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Yle election analysis: Marin v Orpo, Centre v Finns, coalition clashes

Yle hosted a leaders' debate on Thursday evening ahead of Finland's regional elections on Sunday 23 January.

The leaders of Finland's nine main political parties debated social and healthcare issues ahead of the final day of voting in regional elections on Sunday. Image: Henrietta Hassinen / Yle

Yle hosted a leaders' debate on Thursday evening ahead of the last day of voting in regional elections on Sunday 23 January, and the publication of a party poll earlier in the day is adding additional dimensions to the debate.

The opposition National Coalition Party (NCP), led by Petteri Orpo, topped the poll once again, further increasing its lead over Prime Minister Sanna Marin's Social Democratic Party (SDP), currently in second place.

However, the biggest swings in support were seen just behind the front two, with the Centre Party, chaired by Annika Saarikko, enjoying a 2.4 percentage point bump in voter backing to move into third place in the poll, replacing the Riikka Purra-led Finns Party, which saw its support drop by over 3 percentage points.

The standings in the latest Yle survey were evident throughout the debate too, with Marin frequently challenging Orpo and Saarikko clashing with Purra.

However, while Marin and Orpo were each striving to clarify the social and healthcare policies of their respective parties, Saarikko and Purra were in a battle for the hearts and minds of the same voters.

Marin v Orpo

During Thursday evening's debate, NCP chair Orpo spoke about his party's plans for curbing increasing costs in the social and healthcare sectors.

One option Orpo proposed — a policy dear to his party — was that public sector agencies should openly publish their costs.

"When we have these [costs], we can then always choose the most appropriate provider," he said, adding that this is not an ideological issue for his party, but based on the belief that the cheapest and best service provider should be chosen.

However, Marin challenged Orpo on the idea that competition for services should be largely based on price.

"For example, in the case of services for the disabled, clients of child protection services or for many vulnerable groups, it is precisely the price that should not be the deciding factor. Quality should matter," Marin argued.

The parties also disagreed on the required staff quotas for the provision of 24-hour enhanced care, which the NCP has argued will take staff resources away from homecare services. The SDP, on the other hand, has taken the position that healthcare resources should not be stretched to the extent that workers are exhausted.

Although the exchanges between Marin and Orpo revealed very little new in terms of policies, they did further clarify the profile of both parties. However, with their ideologies already well established, the SDP and the NCP are not directly competing for the same voters in this election.

This week's All Points North podcast looked at how voters can decide who to vote for in Sunday's regional elections. You can listen to the full podcast using the embedded player here, via Yle Areena, Spotify (siirryt toiseen palveluun), Apple Podcasts (siirryt toiseen palveluun) or on your usual podcast player using the RSS feed.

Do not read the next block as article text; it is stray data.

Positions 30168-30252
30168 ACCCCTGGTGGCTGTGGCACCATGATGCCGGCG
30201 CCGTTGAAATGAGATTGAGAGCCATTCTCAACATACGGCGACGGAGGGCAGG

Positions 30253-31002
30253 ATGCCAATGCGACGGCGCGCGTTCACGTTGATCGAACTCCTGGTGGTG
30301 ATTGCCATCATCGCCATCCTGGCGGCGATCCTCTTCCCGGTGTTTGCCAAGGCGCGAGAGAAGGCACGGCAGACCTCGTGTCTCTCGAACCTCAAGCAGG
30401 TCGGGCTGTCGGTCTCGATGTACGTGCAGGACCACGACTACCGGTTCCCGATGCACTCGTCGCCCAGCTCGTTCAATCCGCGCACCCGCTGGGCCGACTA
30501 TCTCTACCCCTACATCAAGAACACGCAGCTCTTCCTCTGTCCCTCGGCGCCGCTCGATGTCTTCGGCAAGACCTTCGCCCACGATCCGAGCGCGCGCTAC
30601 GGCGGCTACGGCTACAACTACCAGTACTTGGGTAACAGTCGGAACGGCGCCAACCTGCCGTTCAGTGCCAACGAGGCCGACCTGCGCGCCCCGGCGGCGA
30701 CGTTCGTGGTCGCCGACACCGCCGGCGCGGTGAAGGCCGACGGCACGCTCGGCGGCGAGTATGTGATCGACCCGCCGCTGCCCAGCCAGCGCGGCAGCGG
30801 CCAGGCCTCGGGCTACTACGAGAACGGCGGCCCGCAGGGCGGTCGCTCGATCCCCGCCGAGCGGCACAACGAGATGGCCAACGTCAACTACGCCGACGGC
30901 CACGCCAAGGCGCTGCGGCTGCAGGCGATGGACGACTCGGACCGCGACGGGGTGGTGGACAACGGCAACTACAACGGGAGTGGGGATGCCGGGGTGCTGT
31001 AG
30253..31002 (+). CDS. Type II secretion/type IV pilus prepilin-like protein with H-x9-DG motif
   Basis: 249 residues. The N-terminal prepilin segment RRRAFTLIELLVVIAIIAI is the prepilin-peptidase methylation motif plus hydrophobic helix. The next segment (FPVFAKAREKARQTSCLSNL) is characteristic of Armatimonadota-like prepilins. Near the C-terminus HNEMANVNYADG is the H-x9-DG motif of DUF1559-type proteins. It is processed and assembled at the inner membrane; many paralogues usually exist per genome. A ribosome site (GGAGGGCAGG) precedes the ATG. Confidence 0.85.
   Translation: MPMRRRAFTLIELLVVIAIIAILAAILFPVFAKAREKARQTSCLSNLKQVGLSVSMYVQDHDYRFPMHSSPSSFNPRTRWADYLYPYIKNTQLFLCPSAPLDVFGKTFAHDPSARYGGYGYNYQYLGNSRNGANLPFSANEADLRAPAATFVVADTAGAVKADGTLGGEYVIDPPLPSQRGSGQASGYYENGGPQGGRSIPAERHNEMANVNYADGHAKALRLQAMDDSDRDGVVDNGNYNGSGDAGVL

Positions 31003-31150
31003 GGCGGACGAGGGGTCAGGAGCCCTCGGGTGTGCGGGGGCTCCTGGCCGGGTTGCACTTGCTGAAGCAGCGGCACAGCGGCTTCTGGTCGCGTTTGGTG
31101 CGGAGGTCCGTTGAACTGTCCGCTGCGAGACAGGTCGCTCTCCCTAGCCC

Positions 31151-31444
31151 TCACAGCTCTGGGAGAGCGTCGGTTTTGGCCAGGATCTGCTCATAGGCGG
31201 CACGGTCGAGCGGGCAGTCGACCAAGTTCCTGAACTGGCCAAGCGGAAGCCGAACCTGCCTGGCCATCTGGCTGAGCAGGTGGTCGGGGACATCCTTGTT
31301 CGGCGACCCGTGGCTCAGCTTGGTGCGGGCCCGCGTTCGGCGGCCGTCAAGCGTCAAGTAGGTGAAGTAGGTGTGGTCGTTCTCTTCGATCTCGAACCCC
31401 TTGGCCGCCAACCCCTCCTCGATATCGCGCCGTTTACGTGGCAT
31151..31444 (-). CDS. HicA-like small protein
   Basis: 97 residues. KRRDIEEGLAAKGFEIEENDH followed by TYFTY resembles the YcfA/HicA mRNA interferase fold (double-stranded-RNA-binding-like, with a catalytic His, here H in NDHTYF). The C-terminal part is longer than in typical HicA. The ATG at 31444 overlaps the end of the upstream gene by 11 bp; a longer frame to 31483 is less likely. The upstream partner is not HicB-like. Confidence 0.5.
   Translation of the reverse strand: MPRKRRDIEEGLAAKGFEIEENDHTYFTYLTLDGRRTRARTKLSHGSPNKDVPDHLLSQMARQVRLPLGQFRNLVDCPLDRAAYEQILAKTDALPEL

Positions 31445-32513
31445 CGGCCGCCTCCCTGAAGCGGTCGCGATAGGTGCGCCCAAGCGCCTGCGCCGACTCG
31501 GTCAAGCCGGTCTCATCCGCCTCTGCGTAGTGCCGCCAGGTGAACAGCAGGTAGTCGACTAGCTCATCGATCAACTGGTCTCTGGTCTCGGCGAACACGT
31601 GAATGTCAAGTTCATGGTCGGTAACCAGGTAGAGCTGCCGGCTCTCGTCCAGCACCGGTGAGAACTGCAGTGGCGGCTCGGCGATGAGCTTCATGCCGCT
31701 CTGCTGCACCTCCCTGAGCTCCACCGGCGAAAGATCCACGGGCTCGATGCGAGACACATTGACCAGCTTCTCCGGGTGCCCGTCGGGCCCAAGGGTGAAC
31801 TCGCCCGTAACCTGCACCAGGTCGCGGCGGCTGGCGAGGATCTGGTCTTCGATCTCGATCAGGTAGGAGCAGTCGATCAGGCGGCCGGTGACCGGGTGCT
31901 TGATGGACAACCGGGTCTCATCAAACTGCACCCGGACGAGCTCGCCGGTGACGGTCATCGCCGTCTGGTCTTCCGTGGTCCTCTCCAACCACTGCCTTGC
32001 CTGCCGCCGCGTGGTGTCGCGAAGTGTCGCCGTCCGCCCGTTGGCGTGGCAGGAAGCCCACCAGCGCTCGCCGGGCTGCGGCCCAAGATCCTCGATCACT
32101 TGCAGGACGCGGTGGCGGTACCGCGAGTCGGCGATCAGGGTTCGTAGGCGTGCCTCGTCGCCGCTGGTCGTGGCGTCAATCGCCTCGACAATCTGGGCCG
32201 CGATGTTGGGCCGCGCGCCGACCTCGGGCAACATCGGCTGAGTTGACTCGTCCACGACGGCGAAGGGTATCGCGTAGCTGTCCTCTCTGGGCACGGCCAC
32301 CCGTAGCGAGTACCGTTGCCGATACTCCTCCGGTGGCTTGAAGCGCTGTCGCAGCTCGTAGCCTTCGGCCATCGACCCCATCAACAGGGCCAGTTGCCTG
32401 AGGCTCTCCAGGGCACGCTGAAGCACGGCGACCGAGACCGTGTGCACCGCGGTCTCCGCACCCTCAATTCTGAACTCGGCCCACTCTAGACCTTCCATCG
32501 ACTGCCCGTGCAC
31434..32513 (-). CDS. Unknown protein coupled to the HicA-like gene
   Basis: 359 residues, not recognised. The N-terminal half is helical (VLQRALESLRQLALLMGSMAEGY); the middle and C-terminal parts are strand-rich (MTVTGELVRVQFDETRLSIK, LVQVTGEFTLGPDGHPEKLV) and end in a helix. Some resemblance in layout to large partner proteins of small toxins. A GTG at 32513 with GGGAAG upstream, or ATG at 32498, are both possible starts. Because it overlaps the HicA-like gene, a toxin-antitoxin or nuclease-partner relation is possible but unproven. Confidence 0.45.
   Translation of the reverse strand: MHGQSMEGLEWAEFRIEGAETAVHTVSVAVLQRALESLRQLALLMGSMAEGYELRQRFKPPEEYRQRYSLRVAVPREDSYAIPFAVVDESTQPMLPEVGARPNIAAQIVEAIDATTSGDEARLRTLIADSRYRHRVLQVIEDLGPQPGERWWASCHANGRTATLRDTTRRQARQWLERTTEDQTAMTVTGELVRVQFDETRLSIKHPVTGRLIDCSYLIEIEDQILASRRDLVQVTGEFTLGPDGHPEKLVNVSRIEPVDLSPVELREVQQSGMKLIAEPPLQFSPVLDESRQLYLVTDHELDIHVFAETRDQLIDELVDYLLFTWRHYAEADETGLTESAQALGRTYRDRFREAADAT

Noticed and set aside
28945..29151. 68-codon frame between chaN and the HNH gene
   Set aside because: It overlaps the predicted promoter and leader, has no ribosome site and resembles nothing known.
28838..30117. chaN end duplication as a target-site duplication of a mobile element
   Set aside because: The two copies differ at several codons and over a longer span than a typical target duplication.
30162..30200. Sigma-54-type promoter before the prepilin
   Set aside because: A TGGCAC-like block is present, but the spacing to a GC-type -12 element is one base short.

Article continues after audio.

Saarikko: Finns Party should also try to solve problems

Centre Party chair Saarikko challenged Finns Party leader Purra throughout the debate, arguing that although Purra's party knows how to point out problems in the social and healthcare systems, they are not as fast in offering solutions.

"Riikka Purra, I want to tell you, and it may be that this is just my own experience. In every speech, you say that everything is going to go wrong. Isn't the election being held precisely so that people who are able to solve these problems are elected to the regional councils," Saarikko asked.

Purra referred to an article in the monthly Kuntalehti publication, which is produced by the Association of Finnish Local and Regional Authorities, and an interview with Tarja Myllärinen, the association's Director of Social Change, where Myllärinen had said that there are very strong grounds for postponing regional social and healthcare reform.

Purra added that the money allocated for the reform is not enough to cover all the promises the government has made.

Clashes within the coalition

Green Party interim leader Iiris Suomela also challenged Marin over the so-called 'therapy guarantee', which would set a one-month deadline for people to gain access to mental health services.

"I will repeat the question to the Prime Minister as you have repeatedly pointed out that the care guarantee would include a therapy guarantee. This is not yet the case, but the consultation round is over and feedback has been received. Will this be fixed?" Suomela asked.

Marin denied having promised that the care guarantee would include a therapy guarantee, adding, however, that the seven-day care guarantee would also include mental health services.

"The person will be contacted, and the path they need will be created for them," Marin responded.

It is important that social and healthcare professionals look holistically at all of the problems people are suffering from, Marin said, adding that mental health problems are often caused by substance abuse.

"I would also like to remind you that the Greens are a governing party," Marin said, inferring that she did not appreciate what she considered to be the Green Party interim leader trying to score political points at the expense of her coalition partners.